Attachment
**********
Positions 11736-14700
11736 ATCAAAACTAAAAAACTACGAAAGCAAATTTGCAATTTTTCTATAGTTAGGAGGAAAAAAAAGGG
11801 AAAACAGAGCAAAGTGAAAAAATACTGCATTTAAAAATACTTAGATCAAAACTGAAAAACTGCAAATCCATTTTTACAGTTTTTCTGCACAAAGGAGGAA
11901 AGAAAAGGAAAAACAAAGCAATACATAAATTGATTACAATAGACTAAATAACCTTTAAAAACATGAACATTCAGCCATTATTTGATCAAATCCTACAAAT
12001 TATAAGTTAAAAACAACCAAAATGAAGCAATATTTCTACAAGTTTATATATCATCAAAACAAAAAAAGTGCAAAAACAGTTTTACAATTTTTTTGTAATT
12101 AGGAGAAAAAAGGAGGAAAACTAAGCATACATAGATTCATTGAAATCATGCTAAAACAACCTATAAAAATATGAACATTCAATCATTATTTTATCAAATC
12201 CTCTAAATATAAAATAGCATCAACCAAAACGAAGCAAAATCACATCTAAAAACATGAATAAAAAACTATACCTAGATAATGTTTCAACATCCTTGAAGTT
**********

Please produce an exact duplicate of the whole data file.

Positions 11736-14700
11736 ATCAAAACTAAAAAACTACGAAAGCAAATTTGCAATTTTTCTATAGTTAGGAGGAAAAAAAAGGG
11801 AAAACAGAGCAAAGTGAAAAAATACTGCATTTAAAAATACTTAGATCAAAACTGAAAAACTGCAAATCCATTTTTACAGTTTTTCTGCACAAAGGAGGAA
11901 AGAAAAGGAAAAACAAAGCAATACATAAATTGATTACAATAGACTAAATAACCTTTAAAAACATGAACATTCAGCCATTATTTGATCAAATCCTACAAAT
12001 TATAAGTTAAAAACAACCAAAATGAAGCAATATTTCTACAAGTTTATATATCATCAAAACAAAAAAAGTGCAAAAACAGTTTTACAATTTTTTTGTAATT
12101 AGGAGAAAAAAGGAGGAAAACTAAGCATACATAGATTCATTGAAATCATGCTAAAACAACCTATAAAAATATGAACATTCAATCATTATTTTATCAAATC
12201 CTCTAAATATAAAATAGCATCAACCAAAACGAAGCAAAATCACATCTAAAAACATGAATAAAAAACTATACCTAGATAATGTTTCAACATCCTTGAAGTT